The feed channel 18 guides the column of ink sticks 14 toward the melting assembly 20 at one end of the channel 18 where the sticks are heated to a phase change ink melting temperature to melt the solid ink to form a molten liquid ink, also referred to as melted ink. Any suitable melting temperature may be used depending on the phase change ink formulation. In one embodiment, the phase change ink melting temperature is approximately 80° C. to 130° C. The melted ink is received in a reservoir 24 configured to maintain a quantity of the melted ink in molten form for delivery to printing system 26 of the device 10.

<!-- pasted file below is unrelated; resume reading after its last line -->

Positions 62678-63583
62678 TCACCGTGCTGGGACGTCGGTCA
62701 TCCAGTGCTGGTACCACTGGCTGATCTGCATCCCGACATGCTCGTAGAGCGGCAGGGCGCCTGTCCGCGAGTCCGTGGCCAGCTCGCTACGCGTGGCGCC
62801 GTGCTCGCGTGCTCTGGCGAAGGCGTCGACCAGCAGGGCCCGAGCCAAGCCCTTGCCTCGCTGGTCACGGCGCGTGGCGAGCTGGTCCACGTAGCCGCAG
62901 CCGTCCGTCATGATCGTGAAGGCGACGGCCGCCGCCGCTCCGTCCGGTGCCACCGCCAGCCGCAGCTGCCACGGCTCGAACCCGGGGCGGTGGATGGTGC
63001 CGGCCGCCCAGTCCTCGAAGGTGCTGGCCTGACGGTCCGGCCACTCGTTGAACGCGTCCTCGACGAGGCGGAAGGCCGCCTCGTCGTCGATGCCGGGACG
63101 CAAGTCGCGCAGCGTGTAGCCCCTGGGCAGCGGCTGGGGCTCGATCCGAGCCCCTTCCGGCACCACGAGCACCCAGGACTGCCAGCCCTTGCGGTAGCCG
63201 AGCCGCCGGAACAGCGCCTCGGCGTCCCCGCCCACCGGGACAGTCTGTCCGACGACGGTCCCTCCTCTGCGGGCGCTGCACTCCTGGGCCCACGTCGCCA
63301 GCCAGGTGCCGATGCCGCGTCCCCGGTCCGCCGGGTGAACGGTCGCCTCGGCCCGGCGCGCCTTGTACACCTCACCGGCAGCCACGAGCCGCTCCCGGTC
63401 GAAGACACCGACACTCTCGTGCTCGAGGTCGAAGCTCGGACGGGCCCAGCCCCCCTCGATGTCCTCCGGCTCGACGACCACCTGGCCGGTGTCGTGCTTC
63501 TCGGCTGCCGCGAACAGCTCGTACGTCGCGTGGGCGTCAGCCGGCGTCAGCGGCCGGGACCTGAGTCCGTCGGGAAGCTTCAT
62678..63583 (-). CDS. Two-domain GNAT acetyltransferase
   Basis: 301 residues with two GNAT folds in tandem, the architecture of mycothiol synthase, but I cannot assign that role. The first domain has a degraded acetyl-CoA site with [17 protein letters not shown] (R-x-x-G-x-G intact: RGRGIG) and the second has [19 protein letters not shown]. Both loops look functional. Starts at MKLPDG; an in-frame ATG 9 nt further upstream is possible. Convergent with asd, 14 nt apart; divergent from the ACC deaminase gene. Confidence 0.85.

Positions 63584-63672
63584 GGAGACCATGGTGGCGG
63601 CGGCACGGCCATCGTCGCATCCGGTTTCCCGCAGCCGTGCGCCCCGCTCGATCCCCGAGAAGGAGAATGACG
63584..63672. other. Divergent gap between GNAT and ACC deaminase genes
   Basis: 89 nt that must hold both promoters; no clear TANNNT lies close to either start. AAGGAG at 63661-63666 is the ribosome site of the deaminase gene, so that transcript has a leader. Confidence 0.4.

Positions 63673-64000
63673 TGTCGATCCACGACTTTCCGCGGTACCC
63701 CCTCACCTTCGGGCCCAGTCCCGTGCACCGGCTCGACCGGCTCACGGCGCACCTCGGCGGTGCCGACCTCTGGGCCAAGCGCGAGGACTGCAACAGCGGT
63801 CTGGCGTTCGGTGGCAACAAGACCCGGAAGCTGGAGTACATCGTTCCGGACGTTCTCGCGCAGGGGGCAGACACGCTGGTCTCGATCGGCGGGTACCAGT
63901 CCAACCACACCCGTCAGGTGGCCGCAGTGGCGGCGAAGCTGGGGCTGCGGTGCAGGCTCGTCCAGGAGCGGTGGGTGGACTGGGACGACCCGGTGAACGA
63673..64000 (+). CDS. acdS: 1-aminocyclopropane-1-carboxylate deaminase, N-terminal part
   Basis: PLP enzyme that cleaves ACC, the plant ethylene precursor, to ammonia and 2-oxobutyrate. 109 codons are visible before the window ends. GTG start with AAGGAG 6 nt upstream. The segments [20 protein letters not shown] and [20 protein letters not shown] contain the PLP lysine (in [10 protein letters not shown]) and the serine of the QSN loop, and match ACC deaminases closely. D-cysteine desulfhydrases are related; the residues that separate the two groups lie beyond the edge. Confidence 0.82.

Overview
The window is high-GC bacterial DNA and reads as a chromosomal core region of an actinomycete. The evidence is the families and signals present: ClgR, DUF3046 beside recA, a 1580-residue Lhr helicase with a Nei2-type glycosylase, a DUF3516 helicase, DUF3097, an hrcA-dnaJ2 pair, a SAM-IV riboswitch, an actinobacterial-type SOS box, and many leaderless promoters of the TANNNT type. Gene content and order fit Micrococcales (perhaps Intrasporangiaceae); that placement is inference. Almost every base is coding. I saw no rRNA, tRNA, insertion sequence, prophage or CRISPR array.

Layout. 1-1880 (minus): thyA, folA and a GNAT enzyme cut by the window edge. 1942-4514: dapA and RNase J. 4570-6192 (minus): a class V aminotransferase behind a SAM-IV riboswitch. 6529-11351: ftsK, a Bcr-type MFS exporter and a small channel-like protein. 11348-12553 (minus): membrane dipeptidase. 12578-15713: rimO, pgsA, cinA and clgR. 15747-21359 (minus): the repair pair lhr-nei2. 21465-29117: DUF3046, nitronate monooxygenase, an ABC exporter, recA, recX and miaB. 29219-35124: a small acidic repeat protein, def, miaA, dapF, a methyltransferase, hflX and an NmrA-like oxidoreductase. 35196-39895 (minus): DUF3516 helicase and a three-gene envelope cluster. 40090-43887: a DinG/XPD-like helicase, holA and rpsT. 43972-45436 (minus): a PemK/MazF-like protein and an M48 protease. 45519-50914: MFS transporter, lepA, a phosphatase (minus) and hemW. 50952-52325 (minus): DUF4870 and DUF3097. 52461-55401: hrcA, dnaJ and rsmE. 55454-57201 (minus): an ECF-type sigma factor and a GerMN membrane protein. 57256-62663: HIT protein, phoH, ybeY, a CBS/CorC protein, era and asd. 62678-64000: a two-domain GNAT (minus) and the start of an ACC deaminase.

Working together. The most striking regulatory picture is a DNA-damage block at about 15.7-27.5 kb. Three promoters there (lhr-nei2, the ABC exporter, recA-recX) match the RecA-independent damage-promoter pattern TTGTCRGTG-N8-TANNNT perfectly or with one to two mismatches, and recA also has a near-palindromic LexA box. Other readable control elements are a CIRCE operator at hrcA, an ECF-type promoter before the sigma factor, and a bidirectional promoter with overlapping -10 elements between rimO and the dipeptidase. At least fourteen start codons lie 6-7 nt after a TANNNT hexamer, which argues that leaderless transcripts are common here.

The printing system 26 includes at least one printhead 28 having inkjets arranged to eject drops of melted ink onto an ink receiving surface. Any suitable number of printheads 28 may be used. Each printhead may be configured with reservoir 24 or may be in fluid communication with reservoir 24. The device 10 of FIG. 1 is configured to use an indirect printing process in which the drops of ink are ejected onto an intermediate surface 32 and then transferred to recording media, such as paper, transparency, and the like. In alternative embodiments, the device 10 may be configured to eject the drops of ink directly onto recording media. A layer or film of release agent is applied to a rotating member 34 by the release agent application assembly 38 to facilitate the transfer of ink images from the surface 32 of member 34 to the recording media. The rotating member 34 is shown as a drum in FIG. 1 although in alternative embodiments member 34 may comprise a rotating roller, moving belt or band or other similar type of structure. A nip roller 40 is loaded against the intermediate surface 32 on rotating member 34 to form a nip 44 through which sheets of recording media 52 are fed in timed registration with the ink drops deposited onto the intermediate surface 32 by the inkjets of the printhead 28. Pressure (and in some cases heat) is generated in the nip 44 that, in conjunction with the release agent that forms the intermediate surface 32, facilitates the transfer of the ink drops from the surface 32 to the recording media 52 while substantially preventing the ink from adhering to the rotating member 34.